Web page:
Guttenberg was a talented competition dancer at Dance Theatre in Coconut Creek, FL, according to a report from Sun Sentinel. Dance Theatre owner Michelle McGrath Gerlick shared the below message on her Facebook page, encouraging dancers across the country to wear orange ribbons this weekend in honor of Guttenberg, whose favorite color was orange.
In today's dance world, it seems to go without saying: The more varied the training, the better. But is that always the case? Rhonda Malkin, a New York City–based dance coach who performed with the Radio City Rockettes, thinks trendy contemporary techniques that emphasize improvisation and organic movement quality are detrimental to the precision and strength needed to be a Rockette, in a traditional Broadway show or on a professional dance team. Her view is controversial: "If you really want to work, making $40,000 in three months for the Rockettes or $25,000 in one day filming a commercial, you need ballet, Broadway jazz, tap, hip hop—not contemporary," she says.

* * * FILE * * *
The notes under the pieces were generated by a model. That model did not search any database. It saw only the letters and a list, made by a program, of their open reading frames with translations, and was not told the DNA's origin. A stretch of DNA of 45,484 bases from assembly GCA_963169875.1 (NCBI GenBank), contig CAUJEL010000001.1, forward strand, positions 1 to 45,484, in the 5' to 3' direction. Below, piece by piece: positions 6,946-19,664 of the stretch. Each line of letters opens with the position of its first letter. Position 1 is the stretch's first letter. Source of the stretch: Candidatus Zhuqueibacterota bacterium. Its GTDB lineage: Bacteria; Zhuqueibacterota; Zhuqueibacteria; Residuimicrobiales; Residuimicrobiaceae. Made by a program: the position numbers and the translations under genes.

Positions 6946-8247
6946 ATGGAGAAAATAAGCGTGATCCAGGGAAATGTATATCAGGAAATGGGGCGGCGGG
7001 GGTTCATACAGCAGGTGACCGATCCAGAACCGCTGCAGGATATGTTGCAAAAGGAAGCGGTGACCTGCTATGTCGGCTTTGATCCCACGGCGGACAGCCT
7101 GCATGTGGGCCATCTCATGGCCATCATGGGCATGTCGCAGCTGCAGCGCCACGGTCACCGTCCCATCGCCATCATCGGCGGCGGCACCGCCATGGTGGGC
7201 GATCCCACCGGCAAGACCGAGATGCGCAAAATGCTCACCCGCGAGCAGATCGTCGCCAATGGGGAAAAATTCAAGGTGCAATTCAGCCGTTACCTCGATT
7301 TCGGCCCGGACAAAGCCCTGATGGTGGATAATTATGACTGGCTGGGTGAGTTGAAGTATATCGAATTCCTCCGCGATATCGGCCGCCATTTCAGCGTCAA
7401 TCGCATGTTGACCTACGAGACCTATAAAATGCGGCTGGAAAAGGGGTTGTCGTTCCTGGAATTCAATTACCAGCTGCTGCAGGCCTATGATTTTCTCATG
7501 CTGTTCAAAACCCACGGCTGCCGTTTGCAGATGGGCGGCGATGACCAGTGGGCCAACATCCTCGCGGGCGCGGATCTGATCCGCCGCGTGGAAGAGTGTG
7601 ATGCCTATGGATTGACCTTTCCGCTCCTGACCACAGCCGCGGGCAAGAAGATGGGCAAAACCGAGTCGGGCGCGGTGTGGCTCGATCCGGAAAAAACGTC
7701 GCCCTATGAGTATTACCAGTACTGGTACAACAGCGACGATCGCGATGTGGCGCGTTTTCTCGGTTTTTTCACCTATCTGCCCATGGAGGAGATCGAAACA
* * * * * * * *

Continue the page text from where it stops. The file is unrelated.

On the flip side, techniques that allow dancers more freedom may help them connect more deeply with their body and artistry, while providing release for overused muscles. We broke down the argument for both sides:
For many dancers, a "warmup" consists of sitting on the floor stretching their legs in various positions. But this strategy only reduces your muscles' ability to work properly—it negatively affects your strength, endurance, balance and speed for up to an hour.
Save your flexibility training for the end of the day. Instead, follow a warmup that will actually help prevent injury and improve your body's performance.